To Dr. Chawalit Wittayanon, a freshwater fish expert, it comes as no surprise that Mekong stingrays are disappearing from the Songkhram River.

“It’s not a common fish in the tributaries. They are usually found in the main Mekong River and will swim into the Songkhram River during floods to catch small fish and small aquatic animals for food. That’s why they are an excellent indicator of the river’s fertility. The greater the population of aquatic animals, the better the water quality and the higher the chance of seeing them.

A review of news reports about Mekong stingrays over the past 10 years confirms Dr. Chawalit’s words. Most reports highlighted the rareness and large size of stingrays caught in Thai and Lao provinces along the Mekong, while also noting that the rare fish were eagerly consumed.

“‘Fahlai’ caught in the Songkhram River is huge,” reads an August 3, 2009 headline at the website. The report came with photographs and details of a 10-15kg Mekong freshwater stingray caught by villagers.

A June 17, 2013 report on a stingray in Thairath Online said: “Such a fish has not been caught in 50 years. The villagers helped cut the fish into pieces for sale at 100 baht per kilogram, so a variety of dishes could be enjoyed with their families. They believe it is good fortune to eat a rare fish like this.”

Krungthep Turakij newspaper reported on September 16, 2014: “The villagers were so excited to see a 200kg gigantic freshwater stingray appear on the Mekong River. It was caught and sold by fishermen and fell victim to human greed.”

A Post Today headline on November 5, 2015 screams: “Gigantic freshwater stingray caught for the first time in 20 years,” above the photograph of a giant stingray in perfect condition being dragged up to the riverbank with a rope.

“Astonishing! A 240kg gigantic ‘Fahlai’ was found in Nakhon Phanom. A villager said he had bought it from Lao people. It was cut into pieces for sale,” reported on May 30, 2016, along with the image of a very large stingray on the back of a pickup truck.

Though these reports help confirm the species is not extinct, the bad news is that almost all specimens are being found in the Mekong mainstream. Research revealed only one report in the past few years, a Facebook post, of a giant stingray being caught at the mouth of the Songkhram.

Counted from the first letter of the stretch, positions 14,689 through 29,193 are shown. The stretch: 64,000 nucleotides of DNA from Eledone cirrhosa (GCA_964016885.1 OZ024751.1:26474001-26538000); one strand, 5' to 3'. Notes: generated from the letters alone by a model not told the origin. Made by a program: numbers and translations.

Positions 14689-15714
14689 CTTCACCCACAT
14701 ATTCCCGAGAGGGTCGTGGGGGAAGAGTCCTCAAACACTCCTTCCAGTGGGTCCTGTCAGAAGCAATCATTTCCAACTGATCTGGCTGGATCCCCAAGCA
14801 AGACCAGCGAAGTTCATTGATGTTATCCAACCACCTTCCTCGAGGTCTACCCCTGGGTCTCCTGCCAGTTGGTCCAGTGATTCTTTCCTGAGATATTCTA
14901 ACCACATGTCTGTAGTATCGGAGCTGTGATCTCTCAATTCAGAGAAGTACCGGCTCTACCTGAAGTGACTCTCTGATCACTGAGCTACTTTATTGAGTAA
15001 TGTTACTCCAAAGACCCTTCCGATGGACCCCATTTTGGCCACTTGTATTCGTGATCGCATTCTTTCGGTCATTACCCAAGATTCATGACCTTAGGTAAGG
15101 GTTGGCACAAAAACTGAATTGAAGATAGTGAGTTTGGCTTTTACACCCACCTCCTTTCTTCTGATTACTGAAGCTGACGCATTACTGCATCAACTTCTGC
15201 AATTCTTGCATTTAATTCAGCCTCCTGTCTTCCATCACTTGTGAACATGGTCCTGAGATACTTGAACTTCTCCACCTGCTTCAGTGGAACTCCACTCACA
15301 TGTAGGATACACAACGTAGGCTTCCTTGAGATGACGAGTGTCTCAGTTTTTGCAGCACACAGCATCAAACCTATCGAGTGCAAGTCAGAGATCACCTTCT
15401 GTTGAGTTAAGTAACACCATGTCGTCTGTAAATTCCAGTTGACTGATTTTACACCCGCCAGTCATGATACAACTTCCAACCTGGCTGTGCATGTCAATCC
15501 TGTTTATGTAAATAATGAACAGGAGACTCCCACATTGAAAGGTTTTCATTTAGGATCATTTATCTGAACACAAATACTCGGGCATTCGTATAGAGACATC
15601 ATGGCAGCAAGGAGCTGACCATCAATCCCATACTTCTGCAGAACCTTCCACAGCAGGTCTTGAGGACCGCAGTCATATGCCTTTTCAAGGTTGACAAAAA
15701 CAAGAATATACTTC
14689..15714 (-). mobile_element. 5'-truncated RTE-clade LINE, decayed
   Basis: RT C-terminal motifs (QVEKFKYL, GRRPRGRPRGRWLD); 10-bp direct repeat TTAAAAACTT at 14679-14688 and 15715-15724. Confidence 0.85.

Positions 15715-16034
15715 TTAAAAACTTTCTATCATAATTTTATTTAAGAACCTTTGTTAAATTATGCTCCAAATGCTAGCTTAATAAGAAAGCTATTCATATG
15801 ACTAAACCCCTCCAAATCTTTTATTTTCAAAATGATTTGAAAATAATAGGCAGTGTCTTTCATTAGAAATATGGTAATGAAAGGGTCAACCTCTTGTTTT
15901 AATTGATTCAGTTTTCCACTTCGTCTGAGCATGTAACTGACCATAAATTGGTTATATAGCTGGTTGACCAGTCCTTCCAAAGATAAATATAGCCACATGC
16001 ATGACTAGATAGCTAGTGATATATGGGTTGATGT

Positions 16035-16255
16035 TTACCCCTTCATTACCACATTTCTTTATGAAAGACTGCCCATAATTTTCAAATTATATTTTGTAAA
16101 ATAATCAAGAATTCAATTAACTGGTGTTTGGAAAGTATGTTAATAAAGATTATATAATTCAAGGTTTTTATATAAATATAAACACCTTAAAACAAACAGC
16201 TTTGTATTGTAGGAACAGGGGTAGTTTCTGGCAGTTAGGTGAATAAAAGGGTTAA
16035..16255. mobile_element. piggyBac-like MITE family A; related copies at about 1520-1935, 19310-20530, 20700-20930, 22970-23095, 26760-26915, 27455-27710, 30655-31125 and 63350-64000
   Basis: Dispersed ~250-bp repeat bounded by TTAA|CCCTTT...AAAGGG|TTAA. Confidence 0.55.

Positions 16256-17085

“Photo of a freshwater stingray being caught in the Songkhram River estuary where it merges with the Mekong River in Chaiyaburi subdistrict, Tha Uthen district, Nakhon Phanom province,” read an October 28, 2020, post on the “Paknam Song Si Restaurant, Chaiburi” Facebook page.

Despite these reports, the International Union for Conservation of Nature (IUCN) has added the Mekong freshwater stingray to its Red List of Threatened Species.

(Photo : GreenNews / Jamon Sonpednarin)

‘Risk of extinction’ along with 642 other species

The Mekong freshwater stingray is one of the 20 species of fish in the Songkhram River that have been identified as “endangered”, reads a 2004 Thai Department of Fisheries’ report on the Songkhram River Basin.

However, many conservation experts believe that the actual number of endangered species is far larger, though no official research has been conducted to confirm this at present.

“There are at least 24 species missing,” said veteran fisherman Wichit, adding that many fish species he has known since he was seven have now disappeared.

Wichit recently contributed with other local fisherman to the “Thai Ban” research study to identify missing fish species.

“Apart from fish, there are approximately 642 species of flora and fauna in the area that are in the same situation,” said Yanyong Sricharoen, manager of the Lower Songkhram River Wetland Management Project. Yanyong is one of the people behind the registration of this wetland area as Thailand’s 15th Ramsar site.

Table: “642 species: biodiversity resources in the Lower Songkhram Basin today”

Implications of Survival

“The Songkhram River is so special. Though its watershed and length do not match the Mun and Chi rivers, Songkhram’s wetland area is important because it promotes aquatic ecosystems. This provides many opportunities to create suitable habitat including breeding and spawning grounds for aquatic animals,” said lecturer Chaiwut.

He said the Songkhram River Basin is dynamic, as the characteristics of its water resources change in line with the seasons, and this creates a variety of life in the freshwater ecosystem. These living creatures have adapted to the environment for generations, maybe thousands, even tens of thousands of years, he said.

“As a result, there are some species that can only be found in these specific areas.”

Dr. Chawalit, who has discovered at least 20 new fish species in Thailand and neighboring countries during biodiversity research since 1983, estimates there are approximately 200 species in the Songkhram wetland.

“Some 40 or 50 species are migratory fish such as the Siamese mud carp, silver barb, Pangasius and common sheatfish [Siluridae]. Some types of fish like snakehead, climbing perch and catfish prefer still waters. The diversity here is similar to that of the Mun River before it was blocked by dams. Now big fish rarely migrate there, so the dam-free Songkhram River is still in better condition,” he said.